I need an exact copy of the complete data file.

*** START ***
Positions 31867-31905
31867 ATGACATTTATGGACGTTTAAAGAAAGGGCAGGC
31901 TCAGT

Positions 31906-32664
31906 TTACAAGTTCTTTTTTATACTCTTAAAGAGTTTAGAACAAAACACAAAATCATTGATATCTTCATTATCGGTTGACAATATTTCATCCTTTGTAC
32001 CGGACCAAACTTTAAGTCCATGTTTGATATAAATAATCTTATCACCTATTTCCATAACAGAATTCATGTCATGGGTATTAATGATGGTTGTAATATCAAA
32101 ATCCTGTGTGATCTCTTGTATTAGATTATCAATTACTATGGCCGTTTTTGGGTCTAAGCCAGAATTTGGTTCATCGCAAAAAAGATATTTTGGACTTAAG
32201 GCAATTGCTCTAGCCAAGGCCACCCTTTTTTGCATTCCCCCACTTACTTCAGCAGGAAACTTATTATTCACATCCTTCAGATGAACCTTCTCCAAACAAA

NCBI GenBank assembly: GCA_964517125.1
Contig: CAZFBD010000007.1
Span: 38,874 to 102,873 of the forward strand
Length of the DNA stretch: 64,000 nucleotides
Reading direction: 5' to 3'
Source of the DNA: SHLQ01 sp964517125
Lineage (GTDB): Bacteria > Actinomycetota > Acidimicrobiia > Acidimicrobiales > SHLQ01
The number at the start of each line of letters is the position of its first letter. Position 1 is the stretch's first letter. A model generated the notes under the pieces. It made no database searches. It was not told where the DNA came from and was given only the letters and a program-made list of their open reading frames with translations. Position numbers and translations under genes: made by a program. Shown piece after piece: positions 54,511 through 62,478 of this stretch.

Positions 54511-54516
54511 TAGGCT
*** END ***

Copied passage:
Positions 31867-31905
31867 ATGACATTTATGGACGTTTAAAGAAAGGGCAGGC
31901 TCAGT

Positions 31906-32664
31906 TTACAAGTTCTTTTTTATACTCTTAAAGAGTTTAGAACAAAACACAAAATCATTGATATCTTCATTATCGGTTGACAATATTTCATCCTTTGTAC
32001 CGGACCAAACTTTAAGTCCATGTTTGATATAAATAATCTTATCACCTATTTCCATAACAGAATTCATGTCATGGGTATTAATGATGGTTGTAATATCAAA
32101 ATCCTGTGTGATCTCTTGTATTAGATTATCAATTACTATGGCCGTTTTTGGGTCTAAGCCAGAATTTGGTTCATCGCAAAAAAGATATTTTGGACTTAAG
32201 GCAATTGCTCTAGCCAAGGCCACCCTTTTTTGCATTCCCCCACTTACTTCAGCAGGAAACTTATTATTCACATCCTTCAGATGAACCTTCTCCAAACAAA

NCBI GenBank assembly: GCA_964517125.1
Contig: CAZFBD010000007.1
Span: 38,874 to 102,873 of the forward strand
Length of the DNA stretch: 64,000 nucleotides
Reading direction: 5' to 3'
Source of the DNA: SHLQ01 sp964517125
Lineage (GTDB): Bacteria > Actinomycetota > Acidimicrobiia > Acidimicrobiales > SHLQ01
The number at the start of each line of letters is the position of its first letter. Position 1 is the stretch's first letter. A model generated the notes under the pieces. It made no database searches. It was not told where the DNA came from and was given only the letters and a program-made list of their open reading frames with translations. Position numbers and translations under genes: made by a program. Shown piece after piece: positions 54,511 through 62,478 of this stretch.

Positions 54511-54516
54511 TAGGCT